Sing a song of sixpence, a pocket full of rye
Four and twenty blackbirds baked into a pie
When the pie was opened, they all began to sing
Now wasn't that a pretty dish to set before the king?
The King was in his counting house, counting out his money
The Queen was in the parlor eating bread and honey
The Maid was in the garden hanging out the clothes
Along there cam a blackbird and he snipped off her nose
I could only guess I was crazy too, for singing something so ridiculous. Mr. Vargas' death and my little nursery rhyme affected me greatly that night, and I had a dream that someone had taken up his jar and slathered him all over a piece of toast like raspberry jam to make me cry. Blackbirds swarmed my vision before turning into Mr. Vargas who wore a crown made of queen chess pieces and asked in a metronome voice, "Am I nice? Am I nice?"
I met Devi through work. Meaning she had work for me to do and I was compelled to do it. I had changed my job...the people at the post office had begun to melt into bloody jars in my sight and I couldn't bear another day at work with tears in my eyes. Now I worked at the bookstore as a clerk, and also as a go-between for Devi who wrote advertisements for the place now. For extra she paid me to buy her groceries and bring them home-she had undergone a horrific near death experience after she suffered yet another unsuccessful date. I vaugely remembered the night I witnessed the mass slaughter at Taco Smell and wondered "Hell he'd do" outloud, inciting a scowl from Devi as I helped put away her groceries. She loathed me because I was so dim-witted I never truly suffered. That was the falling point of Devi; she was not stupid all the time, merely when it came to dating boys. She was very clever on everything else, which led to her contemplation of her suffering, which made her bitter (which made me pipe down and take my reward of thirty bucks when I was done) and she saw too much happiness in my half-conscious life.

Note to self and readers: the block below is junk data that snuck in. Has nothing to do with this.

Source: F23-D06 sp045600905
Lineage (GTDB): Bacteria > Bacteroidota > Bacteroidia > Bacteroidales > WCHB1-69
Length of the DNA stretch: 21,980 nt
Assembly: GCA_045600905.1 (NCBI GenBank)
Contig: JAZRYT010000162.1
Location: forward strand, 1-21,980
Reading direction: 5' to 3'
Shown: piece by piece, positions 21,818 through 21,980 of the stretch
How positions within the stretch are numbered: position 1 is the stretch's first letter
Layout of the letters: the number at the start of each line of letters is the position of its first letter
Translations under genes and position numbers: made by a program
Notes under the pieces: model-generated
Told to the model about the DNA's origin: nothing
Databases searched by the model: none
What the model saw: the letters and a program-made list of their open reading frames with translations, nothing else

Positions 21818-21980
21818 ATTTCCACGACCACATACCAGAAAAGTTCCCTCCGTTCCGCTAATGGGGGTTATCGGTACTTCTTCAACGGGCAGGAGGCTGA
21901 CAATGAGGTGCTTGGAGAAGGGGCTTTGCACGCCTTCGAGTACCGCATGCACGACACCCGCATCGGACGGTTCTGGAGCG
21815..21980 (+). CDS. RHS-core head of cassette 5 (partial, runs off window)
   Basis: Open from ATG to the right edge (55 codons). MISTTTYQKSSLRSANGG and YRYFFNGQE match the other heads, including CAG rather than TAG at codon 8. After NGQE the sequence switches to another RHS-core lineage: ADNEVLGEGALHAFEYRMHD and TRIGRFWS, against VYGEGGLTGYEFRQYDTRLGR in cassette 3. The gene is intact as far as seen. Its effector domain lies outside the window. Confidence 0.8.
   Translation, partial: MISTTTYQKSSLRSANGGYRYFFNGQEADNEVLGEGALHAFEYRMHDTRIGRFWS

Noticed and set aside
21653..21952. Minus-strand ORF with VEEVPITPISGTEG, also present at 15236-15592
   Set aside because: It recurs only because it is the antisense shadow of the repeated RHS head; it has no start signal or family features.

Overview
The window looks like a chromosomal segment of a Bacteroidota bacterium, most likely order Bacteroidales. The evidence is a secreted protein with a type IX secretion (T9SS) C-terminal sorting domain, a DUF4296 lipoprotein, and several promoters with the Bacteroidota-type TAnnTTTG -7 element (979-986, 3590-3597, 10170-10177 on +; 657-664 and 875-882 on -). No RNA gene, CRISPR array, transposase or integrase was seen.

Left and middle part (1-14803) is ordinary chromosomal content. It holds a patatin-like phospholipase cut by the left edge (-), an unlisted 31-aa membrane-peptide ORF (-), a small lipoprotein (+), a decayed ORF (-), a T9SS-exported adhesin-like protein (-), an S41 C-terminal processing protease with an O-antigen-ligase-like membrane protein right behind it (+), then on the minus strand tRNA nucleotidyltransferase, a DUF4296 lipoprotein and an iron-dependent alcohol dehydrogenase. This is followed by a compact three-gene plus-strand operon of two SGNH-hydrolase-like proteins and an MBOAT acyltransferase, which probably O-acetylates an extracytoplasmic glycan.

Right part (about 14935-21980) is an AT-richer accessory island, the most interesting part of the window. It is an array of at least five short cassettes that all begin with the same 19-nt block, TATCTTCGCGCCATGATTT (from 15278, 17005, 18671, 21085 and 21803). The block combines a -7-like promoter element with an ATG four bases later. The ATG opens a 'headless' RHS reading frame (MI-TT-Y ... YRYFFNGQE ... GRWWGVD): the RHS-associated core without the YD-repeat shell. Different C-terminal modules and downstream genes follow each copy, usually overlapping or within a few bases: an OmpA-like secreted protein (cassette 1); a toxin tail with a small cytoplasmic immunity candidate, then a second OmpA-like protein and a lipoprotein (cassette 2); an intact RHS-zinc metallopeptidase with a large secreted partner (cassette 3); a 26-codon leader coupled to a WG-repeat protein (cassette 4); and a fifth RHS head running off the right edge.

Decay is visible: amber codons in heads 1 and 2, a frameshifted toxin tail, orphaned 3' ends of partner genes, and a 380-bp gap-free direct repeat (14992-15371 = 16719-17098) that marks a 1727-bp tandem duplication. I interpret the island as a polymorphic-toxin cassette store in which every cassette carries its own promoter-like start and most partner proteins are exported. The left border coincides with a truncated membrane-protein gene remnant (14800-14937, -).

"I am not your friend," she growled once after I attempted a conversation.
"I never asked-" I tried to begin but then she threw a blob of paint at me. The result was sticky purple paint on her hands and all over her wall. I felt a surge of pride; when it came to track, dodgeball, and life, I never lose. Devi sputtered angrily and screamed at me in a way that made her look like a bird of prey, and I high-tailed it out of there as I explained that Devi was not quite done with the paint job for the new shop front.
I was happy, right? I had work and I wasn't starving. I suppose I could use more, but then I look into shopfronts and realize I don't need a thing that they sell inside. But I was also miserable. If it was Other Effie, who made me cry, or the jar of Mr. Vargas who gave me nightmares, or Devi who sought my eventual destruction, whom I depended on for friendship...then perhaps I did hold onto some of my misery. I enjoyed a clear and witless childhood, happy in wondering only what I would have for my three meals. But then I had to grow up and put some brains in my head...and it was so difficult. I had to think on everything I had done that day, and the day before, and the day before that and so on. It left me brain-dead as I walked around, seeking simple work.